Best Practices

Educating the Whole Child: Writing Instruction

Erin Kester
A teacher points to words as she reads off a chart during large group time
October 5, 2021

In my many years of supporting early childhood educators as they implement a whole-child curriculum, I have heard more than one teacher express concern that such a pedagogy will miss the “reading, writing, and arithmetic” children need to be “school ready.” I understand where this concern comes from. We all deeply care about children and would never want to send them to the next stage unprepared for the challenges that await them there. However, teachers can take heart that the whole-child approach in The Creative Curriculum for Preschool not only incorporates but celebrates children’s writing and offers many opportunities every day for children to practice their skills, both with and without teacher support.

Plan a Variety of Writing Experiences

Just as children learn most other skills, writing is made easiest for them when it is embedded into their daily experiences in meaningful ways. Teachers should plan for a balance of teacher-directed and child-led experiences throughout the day. When teachers model and discuss using writing as a strategy to help accomplish other important classroom tasks, children come to see writing as a tool they can use to communicate information and express ideas.

Consider these ideas for embedding writing into everyday experiences.

  • Offer children many opportunities to write their names independently, such as when taking attendance, when signing up on a “waiting list” for an interest area, or to indicate ownership of a drawing or writing sample.
  • Model for children how to make a list as a strategy for remembering and documenting. Encourage children to make their own lists when appropriate.
  • Invite children to create signs with words for the classroom or outdoor area that indicate instructions or expectations (e.g., Stop for a bike path, Do Not Touch for the classroom pet cage).
  • Provide individual journals for each child and remind children to use them for documenting learning during free choice time and/or investigations (e.g., documenting a visit from an expert on the study topic).

Feature Daily Shared Writing

The Creative Curriculum for Preschool offers support for teachers to use modeled, shared, interactive, and independent writing experiences for children. Shared writing in particular is featured each day in large group in the Teaching Guides because of the impact that seeing their ideas written by a trusted adult has on children. Shared writing also allows teachers to explore a range of literacy objectives while demonstrating writing as a meaningful tool.

What Teachers Can Say
What Children May Learn

Who has a question they would like to write down to remember to ask Mr. Alvarez when he comes to visit us today?

Children see that writing is used to convey meaning and remember important ideas.

I’m going to start writing ‘How do you make the cloth red?’ on the left side of the page.

Children’s attention is drawn to the conventions of print as the teacher explains.

Can anyone remember what letter ‘red’ starts with? It’s the same as the first letter of Rafael’s name.

Children recognize and name letters in their name and other words.

Writing in the Environment

In addition to planning meaningful, teacher-directed writing experiences, teachers should also plan the physical environment to encourage child-led writing opportunities. In The Creative Curriculum classroom, the Library area will be well-equipped with a variety of writing utensils, papers, and writing samples for children to use as they make cards and books, write letters to peers, and dictate their drawings. However, writing can be featured throughout the classroom environment in many other ways.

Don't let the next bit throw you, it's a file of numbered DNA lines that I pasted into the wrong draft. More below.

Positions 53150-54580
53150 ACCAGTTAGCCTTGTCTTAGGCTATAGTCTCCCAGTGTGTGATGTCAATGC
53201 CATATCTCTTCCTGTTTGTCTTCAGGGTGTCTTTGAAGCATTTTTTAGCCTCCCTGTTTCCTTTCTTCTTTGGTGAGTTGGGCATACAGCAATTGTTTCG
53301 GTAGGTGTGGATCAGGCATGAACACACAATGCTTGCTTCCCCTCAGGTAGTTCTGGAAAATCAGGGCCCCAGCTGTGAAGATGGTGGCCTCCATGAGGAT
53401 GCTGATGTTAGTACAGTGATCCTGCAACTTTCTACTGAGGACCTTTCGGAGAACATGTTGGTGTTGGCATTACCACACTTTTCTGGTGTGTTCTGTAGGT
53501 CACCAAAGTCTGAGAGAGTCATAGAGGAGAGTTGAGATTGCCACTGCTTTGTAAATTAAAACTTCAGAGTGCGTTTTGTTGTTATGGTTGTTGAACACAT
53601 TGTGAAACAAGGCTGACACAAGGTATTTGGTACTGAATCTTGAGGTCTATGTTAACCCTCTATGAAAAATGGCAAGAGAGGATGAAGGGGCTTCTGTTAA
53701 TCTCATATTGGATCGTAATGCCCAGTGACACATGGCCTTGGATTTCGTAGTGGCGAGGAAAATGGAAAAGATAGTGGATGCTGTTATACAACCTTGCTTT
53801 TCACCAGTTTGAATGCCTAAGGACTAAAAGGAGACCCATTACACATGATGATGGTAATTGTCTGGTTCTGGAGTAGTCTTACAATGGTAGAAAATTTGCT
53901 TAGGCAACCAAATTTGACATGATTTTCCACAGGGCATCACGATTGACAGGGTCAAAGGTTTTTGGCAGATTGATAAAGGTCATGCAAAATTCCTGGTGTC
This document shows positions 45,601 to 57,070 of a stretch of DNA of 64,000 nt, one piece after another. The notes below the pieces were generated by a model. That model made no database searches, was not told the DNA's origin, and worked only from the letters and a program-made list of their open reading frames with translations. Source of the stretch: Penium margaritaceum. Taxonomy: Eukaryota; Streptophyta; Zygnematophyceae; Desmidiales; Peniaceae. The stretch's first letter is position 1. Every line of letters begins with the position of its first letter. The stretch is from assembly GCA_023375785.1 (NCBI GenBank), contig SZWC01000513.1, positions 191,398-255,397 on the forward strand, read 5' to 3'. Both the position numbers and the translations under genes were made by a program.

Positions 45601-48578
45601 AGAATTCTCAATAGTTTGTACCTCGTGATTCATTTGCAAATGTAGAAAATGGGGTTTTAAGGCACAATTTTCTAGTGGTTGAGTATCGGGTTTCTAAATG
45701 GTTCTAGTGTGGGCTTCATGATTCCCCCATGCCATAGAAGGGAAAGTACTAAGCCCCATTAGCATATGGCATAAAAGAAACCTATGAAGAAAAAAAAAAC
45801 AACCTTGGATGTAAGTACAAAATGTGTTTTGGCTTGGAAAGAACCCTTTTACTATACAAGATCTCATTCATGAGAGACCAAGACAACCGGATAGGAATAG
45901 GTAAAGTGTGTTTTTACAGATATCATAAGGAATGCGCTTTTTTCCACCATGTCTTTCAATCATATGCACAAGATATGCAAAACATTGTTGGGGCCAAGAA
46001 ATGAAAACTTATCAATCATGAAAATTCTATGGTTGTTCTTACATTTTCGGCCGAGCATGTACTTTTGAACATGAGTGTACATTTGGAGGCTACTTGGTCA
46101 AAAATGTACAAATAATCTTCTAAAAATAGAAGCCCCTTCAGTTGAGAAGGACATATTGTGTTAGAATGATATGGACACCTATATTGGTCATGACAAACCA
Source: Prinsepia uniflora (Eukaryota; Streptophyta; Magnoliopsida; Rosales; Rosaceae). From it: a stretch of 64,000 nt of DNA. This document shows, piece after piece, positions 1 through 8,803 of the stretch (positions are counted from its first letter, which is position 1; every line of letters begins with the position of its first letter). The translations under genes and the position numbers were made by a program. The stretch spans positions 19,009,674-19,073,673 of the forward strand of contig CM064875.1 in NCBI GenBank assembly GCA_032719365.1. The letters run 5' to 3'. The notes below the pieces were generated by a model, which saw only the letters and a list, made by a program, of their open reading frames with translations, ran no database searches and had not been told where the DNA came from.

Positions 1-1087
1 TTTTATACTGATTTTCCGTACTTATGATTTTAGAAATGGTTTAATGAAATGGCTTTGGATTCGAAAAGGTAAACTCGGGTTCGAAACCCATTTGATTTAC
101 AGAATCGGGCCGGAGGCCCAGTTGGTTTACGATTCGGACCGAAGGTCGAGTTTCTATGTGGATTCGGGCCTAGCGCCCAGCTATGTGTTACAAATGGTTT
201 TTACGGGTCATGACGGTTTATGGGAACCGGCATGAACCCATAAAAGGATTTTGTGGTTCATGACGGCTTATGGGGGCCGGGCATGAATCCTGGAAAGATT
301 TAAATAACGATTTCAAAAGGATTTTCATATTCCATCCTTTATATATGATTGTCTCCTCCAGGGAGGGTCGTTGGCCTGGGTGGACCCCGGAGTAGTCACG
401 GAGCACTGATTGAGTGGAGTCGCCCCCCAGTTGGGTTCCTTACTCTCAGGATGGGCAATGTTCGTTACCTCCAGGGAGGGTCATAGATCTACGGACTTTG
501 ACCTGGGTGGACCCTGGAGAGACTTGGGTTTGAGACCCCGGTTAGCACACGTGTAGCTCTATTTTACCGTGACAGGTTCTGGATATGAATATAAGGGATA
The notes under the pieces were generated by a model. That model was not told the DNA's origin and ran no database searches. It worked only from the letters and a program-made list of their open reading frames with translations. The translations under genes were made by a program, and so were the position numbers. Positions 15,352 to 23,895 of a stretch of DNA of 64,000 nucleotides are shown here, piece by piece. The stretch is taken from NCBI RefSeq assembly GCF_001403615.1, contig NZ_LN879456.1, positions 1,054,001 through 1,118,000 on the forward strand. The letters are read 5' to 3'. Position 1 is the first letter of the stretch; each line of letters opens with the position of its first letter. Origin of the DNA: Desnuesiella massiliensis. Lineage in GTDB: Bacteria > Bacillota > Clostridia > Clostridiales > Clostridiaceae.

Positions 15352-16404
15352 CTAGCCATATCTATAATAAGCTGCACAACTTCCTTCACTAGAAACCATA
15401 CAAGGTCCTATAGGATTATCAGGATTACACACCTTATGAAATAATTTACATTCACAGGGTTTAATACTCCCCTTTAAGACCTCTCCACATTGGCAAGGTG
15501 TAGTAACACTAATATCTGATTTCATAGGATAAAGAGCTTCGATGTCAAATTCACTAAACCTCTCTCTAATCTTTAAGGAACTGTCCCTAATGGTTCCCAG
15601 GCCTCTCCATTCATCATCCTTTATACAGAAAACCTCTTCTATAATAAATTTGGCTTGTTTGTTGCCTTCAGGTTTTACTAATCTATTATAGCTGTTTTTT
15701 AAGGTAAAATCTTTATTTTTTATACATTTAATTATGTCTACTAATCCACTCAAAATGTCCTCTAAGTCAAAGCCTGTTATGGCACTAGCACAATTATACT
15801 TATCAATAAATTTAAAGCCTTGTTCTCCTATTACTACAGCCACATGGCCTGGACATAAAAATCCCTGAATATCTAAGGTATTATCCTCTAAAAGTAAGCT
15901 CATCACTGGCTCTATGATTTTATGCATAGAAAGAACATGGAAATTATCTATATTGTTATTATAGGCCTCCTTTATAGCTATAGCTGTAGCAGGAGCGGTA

Consider some of these ways to include writing in other areas in your classroom.

  • Keep notepads and pencils in the Dramatic Play area so children can imitate writing they’ve seen, such as a server at a restaurant taking orders or a tailor writing down measurements.
  • Supply graph paper in the Block area for children to use to create “blueprints” as they plan out their constructions.
  • In the Sand and Water area, provide a laminated T-chart and dry-erase markers so children can document their findings as they test items to see what will sink or float.
  • Stock the Discovery area with journals the children can use to record their observations.

A teacher writes children's responses on the board during large groupRemember that when implementing any of these strategies or supports, children are coming to your classroom with a wide range of writing knowledge and skills. This means that teachers must be prepared to meet children where their abilities are and scaffold their development to the next level. To support this need, the strategies built into The Creative Curriculum for Preschool are open-ended and easily differentiated. For example, during a shared writing experience, a teacher could focus on simple name recognition or a more advanced skill such as asking children to name the letter they hear at the beginning of the word.

When the classroom environment incorporates writing in meaningful ways throughout the day, children will have many opportunities to build their skills with appropriate teacher scaffolding. With a little planning, there are dozens of writing experiences The Creative Curriculum classroom can offer children each day. For more ideas, teachers can explore the Guided Edition of The Creative Curriculum for Preschool, Volume 4: Language & Literacy.

Promote Language and Literacy with Our Whole Child Curriculum

With The Creative Curriculum for Preschool, teachers nurture language and literacy development throughout the day, every day. Download our free Language and Literacy Guide to learn more.

Download Now